We know we are special, of Divine origin. Let's return to our true selves this Rosh Hashanah. This Saturday night we begin to recite the selichot prayers which mark the beginning of the High Holiday season.

All year round we are like mimicking monkeys. We act like those around us. We copy everything we see. We become deeply entrenched in the physical world. But when Rosh Hashanah comes around, it is time to return to our roots. 

Walking with Lions

Blog.jpgThis week I visited a lion park in South African with my family. Having grown up in Africa, I’ve always loved wildlife and been fascinated by animals, especially the king—the lion.

This time, the park was offering a new feature—“walking with the lions.” Essentially, guests are offered the opportunity to enter the lion park and walk alongside the lions in their natural habitat for an hour or so. And these are not baby cubs, they’re fully grown beasts!

It seemed pretty dangerous, but we decided to give it a go.

We walked with the lions, watching them live their life in their own environment. We watched them eat their dinner and climb on trees. For over an hour we watched them, and we were even able to pat them.

Honestly, I was terrified. Despite my guide’s assurance that he had pepper spray and a stick in case something went wrong, I highly doubted a bit of pepper spray would be enough to save us from the rage of this powerful king of all animals if anything went wrong!

Thank G-d we emerged safe and sound and it was a beautiful and thrilling experience.

Animals and humans both have three main organs: brain, heart and liver. מוח; לב וכבד. Spelled out with the heart first it is למך and spelled with the brain first it is מלך. King.

An animal walks on all fours so its brain and heart are on the same level. A lion is ruled by its instincts.

Our guide explained that there was no danger because these lions grew up in captivity. They are tame. They have never attacked.  They are used to human beings. But the truth is that a lion can never be fully tamed because it naturally follows its instincts. Even if a lion would live its whole life amongst humans, you can never fully trust it not to kill because that is its natural instinct. That’s just what lions do.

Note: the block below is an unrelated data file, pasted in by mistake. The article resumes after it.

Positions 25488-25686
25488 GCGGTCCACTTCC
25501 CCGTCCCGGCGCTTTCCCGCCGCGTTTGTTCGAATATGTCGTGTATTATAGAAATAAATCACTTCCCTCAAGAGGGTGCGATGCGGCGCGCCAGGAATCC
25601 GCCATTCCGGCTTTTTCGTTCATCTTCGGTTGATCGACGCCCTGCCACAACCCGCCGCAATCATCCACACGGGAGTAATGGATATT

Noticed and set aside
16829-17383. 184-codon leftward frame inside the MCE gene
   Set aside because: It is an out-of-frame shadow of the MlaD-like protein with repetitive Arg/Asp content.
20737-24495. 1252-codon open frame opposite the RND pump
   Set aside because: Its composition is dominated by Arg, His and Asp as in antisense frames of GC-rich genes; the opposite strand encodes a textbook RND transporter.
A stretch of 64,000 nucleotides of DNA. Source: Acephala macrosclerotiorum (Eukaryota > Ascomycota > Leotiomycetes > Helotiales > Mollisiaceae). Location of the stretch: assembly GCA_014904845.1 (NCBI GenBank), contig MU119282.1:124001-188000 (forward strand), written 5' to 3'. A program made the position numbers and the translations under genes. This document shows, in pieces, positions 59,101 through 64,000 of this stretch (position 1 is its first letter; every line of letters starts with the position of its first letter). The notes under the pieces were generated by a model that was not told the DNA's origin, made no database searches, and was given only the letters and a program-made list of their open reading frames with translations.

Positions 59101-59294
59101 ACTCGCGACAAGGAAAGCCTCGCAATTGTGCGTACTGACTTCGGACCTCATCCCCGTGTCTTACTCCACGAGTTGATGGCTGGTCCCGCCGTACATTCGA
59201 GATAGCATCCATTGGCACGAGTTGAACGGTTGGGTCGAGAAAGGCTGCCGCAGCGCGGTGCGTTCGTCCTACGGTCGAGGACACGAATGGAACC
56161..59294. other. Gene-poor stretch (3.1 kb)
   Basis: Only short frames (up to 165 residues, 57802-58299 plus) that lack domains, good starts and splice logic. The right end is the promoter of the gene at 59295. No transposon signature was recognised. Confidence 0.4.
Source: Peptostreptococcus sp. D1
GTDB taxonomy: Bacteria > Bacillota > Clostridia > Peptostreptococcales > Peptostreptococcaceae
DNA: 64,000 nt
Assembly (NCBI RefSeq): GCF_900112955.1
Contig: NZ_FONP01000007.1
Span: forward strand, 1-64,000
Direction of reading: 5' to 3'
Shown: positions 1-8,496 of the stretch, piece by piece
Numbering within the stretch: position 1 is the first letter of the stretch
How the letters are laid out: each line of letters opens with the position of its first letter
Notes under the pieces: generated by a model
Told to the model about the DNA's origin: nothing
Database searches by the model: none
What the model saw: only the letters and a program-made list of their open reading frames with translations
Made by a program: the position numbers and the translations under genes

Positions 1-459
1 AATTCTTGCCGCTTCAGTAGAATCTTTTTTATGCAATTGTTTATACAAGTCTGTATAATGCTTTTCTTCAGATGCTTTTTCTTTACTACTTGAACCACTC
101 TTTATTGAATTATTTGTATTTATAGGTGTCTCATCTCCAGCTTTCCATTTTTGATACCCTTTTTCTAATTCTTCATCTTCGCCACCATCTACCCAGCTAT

That is the key difference between a human being and a lion. Even though we all, at times, follow our hearts and sin, we have the ability to use our brain to rule over our hearts. We have the ability to truly tame our inner animal.

We currently find ourselves in the month of Elul, the month before the high holidays. During this month, we reflect on our actions over the past year. It is a time to do teshuva—repentance. A time to reflect on our relationship with G-d, and return to Him if we have become distanced. This is the time to make sure our minds rule our hearts, so we can be melech, a king. 

R.I.P. Cecil the lion

Cecil.jpgI am one of the only Rhodesian-born Chabad rabbis in the world today. Growing up in Africa, I developed and maintain an intense love of lions. I used to, and do still, enjoy travelling to Kruger National Park where I can observe these majestic animals in their natural habitat. So I was horrified, along with the rest of the world, to discover that our beloved Zimbabwean lion Cecil was killed by American dentist Walter Palmer.

The killing, and his role in it, unleashed a torrent of anger online.

The Yelp page for his dental practice in Bloomington, Minnesota, was inundated with reviews posted by people irate over his lion hunting."Shame on you, killing a majestic creature," wrote a user named Charmie P.The website for Palmer's business, River Bluff Dental, appears to have been taken down.

Outrage continued to flow on social media with celebrities lambasting the dentist. Sharon Osbourne tweeted, "I hope that #WalterPalmer loses his home, his practice & his money. "He has already lost his soul."

Cecil wasn’t just killed. Palmer and his guides attached the carcass of a dead animal to the back of their truck and used it as bait, to lure Cecil out of Hwange National Park. When Cecil arrived on the scene, Palmer shot him with a crossbow. Palmer paid $55,000 to be able to hunt Cecil! Cecil was mortally wounded and walked off, in pain, for 40 hours, until Palmer came and shot him. He decapitated Cecil, skinned him and then left his carcass in the wild. And it doesn’t end there. Cecil’s cubs will probably be killed by the next male lion who will take over the pride.

This week, Jews worldwide fasted for 25 hours in mourning for the destruction of our two Holy Temples. It is the saddest day of the year.

The Torah describes the destruction as follows:

 “עלה אריה במזל אריה והחריב את אריאל” – A lion [Nevuchadnezzer] arose in the month of Av (who’s sign is a lion) and destroyed “the lion of G-d” —i.e., the Temple.

Walter Palmer travelled thousands of miles from his home country for a trophy kill. Nevuchadnezzer set off from his home country of Bavel in order to destroy the lion of G-d, our Temple. And, in fact, the trophy, i.e., many parts of our Holy Temple, are kept to this very day in the Vatican, in Rome (the Romans destroyed the 2nd temple).